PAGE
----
For now, SSA will keep issuing PEBES off line

The Social Security Administration has no immediate plans to make Personal Earnings and
Benefit Estimate Statements available online again.


“I think we’re going to keep PEBES the way it is,” said Kathy Adams,
SSA’s assistant deputy commissioner for systems, in a speech this month at the GCN
Forum luncheon in Washington.


As late as July, SSA officials had said they wanted to make it possible for citizens to
get PEBES through the Web. And in recent weeks, General Services Administration officials
have said SSA officials came to them asking about using GSA’s planned digital
certificate service as a way to authenticate users who want to access the data online.


The agency will continue to explore options for providing the service online again, SSA
spokeswoman Carolyn Cheezum said, noting that the agency continues to test and evaluate
the PEBES system. But there is no immediate project to do so, she said.


Now, a citizen can request a PEBES by sending e-mail when linked to the agency’s
Web site at http://www.ssa.gov or making a written
request via postal mail. The agency then returns the PEBES, a year-by-year breakdown of
earnings history and estimates of current and future Social Security benefits, through
postal mail.


During a monthlong pilot two years ago, people tapped into PEBES data through
SSA’s Web site. But the agency pulled the plug on the project after privacy advocates
argued that the site lacked security.


“PEBES was a case study in the issue of expanding access vs. individual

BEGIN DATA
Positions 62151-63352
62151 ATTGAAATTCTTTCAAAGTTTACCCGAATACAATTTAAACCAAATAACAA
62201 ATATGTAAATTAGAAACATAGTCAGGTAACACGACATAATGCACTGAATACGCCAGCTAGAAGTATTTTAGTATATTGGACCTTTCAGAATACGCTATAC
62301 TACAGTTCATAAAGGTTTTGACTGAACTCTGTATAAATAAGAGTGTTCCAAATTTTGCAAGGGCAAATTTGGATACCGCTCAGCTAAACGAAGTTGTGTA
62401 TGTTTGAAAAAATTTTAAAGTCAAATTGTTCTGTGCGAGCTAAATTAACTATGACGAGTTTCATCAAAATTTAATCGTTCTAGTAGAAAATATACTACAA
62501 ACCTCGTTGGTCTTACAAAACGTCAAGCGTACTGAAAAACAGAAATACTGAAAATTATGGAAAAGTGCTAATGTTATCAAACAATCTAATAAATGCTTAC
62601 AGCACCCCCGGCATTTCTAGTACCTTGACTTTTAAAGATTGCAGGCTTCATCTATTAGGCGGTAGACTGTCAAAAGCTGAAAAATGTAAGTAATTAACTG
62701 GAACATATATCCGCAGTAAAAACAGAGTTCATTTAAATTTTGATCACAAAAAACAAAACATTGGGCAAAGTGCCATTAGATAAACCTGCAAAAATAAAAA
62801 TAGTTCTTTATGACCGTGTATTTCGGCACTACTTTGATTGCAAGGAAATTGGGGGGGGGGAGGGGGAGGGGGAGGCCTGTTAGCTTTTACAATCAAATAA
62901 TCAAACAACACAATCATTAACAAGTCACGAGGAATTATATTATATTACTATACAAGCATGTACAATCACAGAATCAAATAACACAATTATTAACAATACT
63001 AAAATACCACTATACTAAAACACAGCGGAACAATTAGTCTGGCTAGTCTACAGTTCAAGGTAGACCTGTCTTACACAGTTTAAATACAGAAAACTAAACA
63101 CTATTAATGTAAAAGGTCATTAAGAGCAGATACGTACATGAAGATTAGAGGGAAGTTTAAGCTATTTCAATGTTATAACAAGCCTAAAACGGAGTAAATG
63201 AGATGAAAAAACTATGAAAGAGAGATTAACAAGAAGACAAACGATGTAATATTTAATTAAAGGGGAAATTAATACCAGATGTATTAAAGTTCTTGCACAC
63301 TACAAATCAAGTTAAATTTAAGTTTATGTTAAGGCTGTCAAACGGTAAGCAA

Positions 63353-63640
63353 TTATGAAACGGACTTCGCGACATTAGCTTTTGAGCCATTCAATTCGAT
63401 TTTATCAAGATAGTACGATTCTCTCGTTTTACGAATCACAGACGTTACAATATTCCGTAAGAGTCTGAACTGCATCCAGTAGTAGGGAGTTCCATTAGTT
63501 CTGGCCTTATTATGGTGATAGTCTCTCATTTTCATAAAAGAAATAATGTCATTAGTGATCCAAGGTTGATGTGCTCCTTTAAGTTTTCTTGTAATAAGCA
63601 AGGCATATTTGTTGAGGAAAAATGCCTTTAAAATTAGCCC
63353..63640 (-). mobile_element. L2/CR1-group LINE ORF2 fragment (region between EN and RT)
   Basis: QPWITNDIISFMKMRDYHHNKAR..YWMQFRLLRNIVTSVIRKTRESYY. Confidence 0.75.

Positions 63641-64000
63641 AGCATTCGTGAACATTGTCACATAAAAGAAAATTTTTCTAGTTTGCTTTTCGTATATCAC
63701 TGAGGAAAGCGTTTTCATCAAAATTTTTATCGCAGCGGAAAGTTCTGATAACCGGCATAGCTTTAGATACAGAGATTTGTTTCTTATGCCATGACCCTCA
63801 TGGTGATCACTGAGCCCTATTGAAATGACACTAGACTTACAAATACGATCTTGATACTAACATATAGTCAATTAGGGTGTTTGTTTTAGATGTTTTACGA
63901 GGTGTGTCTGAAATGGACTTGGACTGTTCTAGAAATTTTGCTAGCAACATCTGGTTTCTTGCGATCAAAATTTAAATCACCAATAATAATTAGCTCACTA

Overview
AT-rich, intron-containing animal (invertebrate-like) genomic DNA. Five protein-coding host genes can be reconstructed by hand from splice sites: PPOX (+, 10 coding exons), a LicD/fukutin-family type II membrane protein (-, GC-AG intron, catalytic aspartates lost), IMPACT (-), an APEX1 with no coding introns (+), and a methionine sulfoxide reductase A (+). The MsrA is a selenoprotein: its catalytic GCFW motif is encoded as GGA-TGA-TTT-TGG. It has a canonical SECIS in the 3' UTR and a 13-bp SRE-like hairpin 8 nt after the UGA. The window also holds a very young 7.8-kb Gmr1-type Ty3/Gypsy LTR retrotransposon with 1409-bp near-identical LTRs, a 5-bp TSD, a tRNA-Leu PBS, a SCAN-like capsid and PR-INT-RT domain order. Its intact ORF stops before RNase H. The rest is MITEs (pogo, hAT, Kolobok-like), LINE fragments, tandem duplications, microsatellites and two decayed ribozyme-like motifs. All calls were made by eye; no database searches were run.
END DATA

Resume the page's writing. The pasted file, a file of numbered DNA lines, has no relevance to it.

privacy,” Adams said.


During the month the PEBES online program was available, SSA received 71,000 requests
via the Internet and issued 47,000 PEBES, Cheezum said.


To gain access, users of the PEBES online program had to enter their names, Social
Security numbers, dates and locations of birth, and their mother’s maiden names. But
privacy advocates said the five factors did not ensure protection from illegal access.


“There never, ever was any kind of abuse, alleged or proven, with the PEBES,”
Adams said.


She said she believes the PEBES controversy centered on privacy, specifically
authentication. Yet, SSA requires the same PEBES authentication factors when citizens
request information via the agency’s 800 telephone line or through the postal mail,
she said.


“The interesting thing is that as long as that statement is going back in the U.S.
mail, everyone was comfortable” with the process, she said. But the minute you send
it back over a computer in real time the concern is that there is too much chance for
abuse, she said.


Adams said SSA learned three lessons from the PEBES online pilot:

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